otproxy: a one-time-pad encrypting AIM proxy

otproxy (also known as imotproxy) is the new encrypting proxy that uses IMOTP/Py to encrypt and decrypt outgoing and incoming messages to users using the same program. Written in the cross-platform Python language, otproxy obsoletes otpRaim (a C encrypting AIM proxy). Supported platforms are Windows, Unix, and Mac.

Setting up otproxy.py

Make sure you have a correct imotp.cfg. Run otproxy.py with:

python otproxy.py

Change your AIM preferences to connect to localhost instead of login.oscar.aol.com. On the Windows client, this can be found under My AIM -> Edit Options -> Edit Preferences -> Sign On/Off -> Connection -> Host. Leave the port as 5190. Do not check "Connect using a proxy". In iChat, TODO. In GAIM, go to your account preferences (you'll have to change it for every account you wish to talk through otproxy with).

You should now be able to connect to AIM through the otproxy, and the otproxy will scroll messages as you login.

Encryption between users is off by default. It will be turned on while typing (if you have typing notifications on in AIM--this is the default) if the other user is running otproxy. You can manually turn on/off encryption using .on and .off commands in AIM, or use the GUI below.

Using The GUI

Run the GUI with: python gui.py. You can have multiple GUIs open simultaneously.

The interface requires some explaining. Quit obviously closes the GUI. This will not close otproxy.

The Status menu is more interesting. You can tear it off to be continually reminded of the otproxy status. The first entry is the GUI status--it will have the otproxy version if successfully connected. You can disconnect from the proxy by clicking the menu. Note that this will only disconnect from the otproxy, not disconnect the otproxy clients.

Any AIM users connected through the otproxy will be shown, with their screen names, if known. You can click their entries to disconnect them as well, but most clients will usually reconnect, so this is of little use.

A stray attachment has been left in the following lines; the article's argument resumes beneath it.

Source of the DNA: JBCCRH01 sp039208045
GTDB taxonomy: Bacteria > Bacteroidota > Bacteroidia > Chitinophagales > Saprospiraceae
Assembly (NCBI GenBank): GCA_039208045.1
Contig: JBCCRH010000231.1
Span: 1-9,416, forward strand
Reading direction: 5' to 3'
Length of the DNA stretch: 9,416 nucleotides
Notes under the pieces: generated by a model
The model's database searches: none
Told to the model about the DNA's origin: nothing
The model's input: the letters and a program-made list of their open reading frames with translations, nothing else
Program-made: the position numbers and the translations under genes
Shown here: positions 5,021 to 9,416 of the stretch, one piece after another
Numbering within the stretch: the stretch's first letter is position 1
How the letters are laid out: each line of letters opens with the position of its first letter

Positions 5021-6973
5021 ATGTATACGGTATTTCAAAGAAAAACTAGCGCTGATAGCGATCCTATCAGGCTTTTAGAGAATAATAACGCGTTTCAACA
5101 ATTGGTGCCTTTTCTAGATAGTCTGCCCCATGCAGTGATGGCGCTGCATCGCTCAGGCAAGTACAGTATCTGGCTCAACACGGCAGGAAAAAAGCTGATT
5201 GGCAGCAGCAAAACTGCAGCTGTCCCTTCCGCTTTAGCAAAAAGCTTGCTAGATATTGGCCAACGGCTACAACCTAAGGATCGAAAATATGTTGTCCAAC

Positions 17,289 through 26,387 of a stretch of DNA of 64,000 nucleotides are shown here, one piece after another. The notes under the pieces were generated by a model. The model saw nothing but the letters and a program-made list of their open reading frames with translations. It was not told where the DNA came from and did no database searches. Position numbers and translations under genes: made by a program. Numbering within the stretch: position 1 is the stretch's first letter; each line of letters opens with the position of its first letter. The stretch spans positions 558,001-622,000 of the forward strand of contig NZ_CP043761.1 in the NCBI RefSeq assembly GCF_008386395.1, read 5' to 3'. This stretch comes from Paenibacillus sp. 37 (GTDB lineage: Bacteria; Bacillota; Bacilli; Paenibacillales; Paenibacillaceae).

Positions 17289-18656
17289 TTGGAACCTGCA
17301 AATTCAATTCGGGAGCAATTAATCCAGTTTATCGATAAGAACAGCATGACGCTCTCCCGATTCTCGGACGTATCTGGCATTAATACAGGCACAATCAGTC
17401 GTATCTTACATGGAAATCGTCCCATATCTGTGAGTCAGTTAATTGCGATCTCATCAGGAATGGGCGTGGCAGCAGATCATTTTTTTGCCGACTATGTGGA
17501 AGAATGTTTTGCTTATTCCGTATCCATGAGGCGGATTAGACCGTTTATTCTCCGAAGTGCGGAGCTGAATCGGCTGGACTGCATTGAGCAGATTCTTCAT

The main area of the GUI is filled with a list of information about the users you can talk securely with. The padlock icon, labelled Sec, is broken and red if we are sending cleartext (non-encrypted) messages to the user, or locked and green if you want to send encrypted messages. Simply click the icon to toggle between secure and insecure. otproxy will never change the security from secure to insecure unless you explicitedly do it, but will automatically change from insecure to secure if otproxy is detected in the remote user.

The "Ver" icon is a red X if the remote user is unverified, a green checkmark if verified. A verified user has otproxy running and enabled (the padlock icon on their computer is locked). Receiving an encrypted message will verify the user, as will receiving an otproxy-tagged typing notification. So basically, the "Sec" icon is whether we have encryption enabled, and "Ver" is whether we think they do.

Beside the padlock and X/check toggles, is two progress bars. These represent the usage of the send (blue, first) and receive (green, second) pad. Imposed on the bar is, in order, the current pad location, the percentage of pad used, and the total pad length. You can left-click the progress bar to find out its name, or right-click to open its containing folder.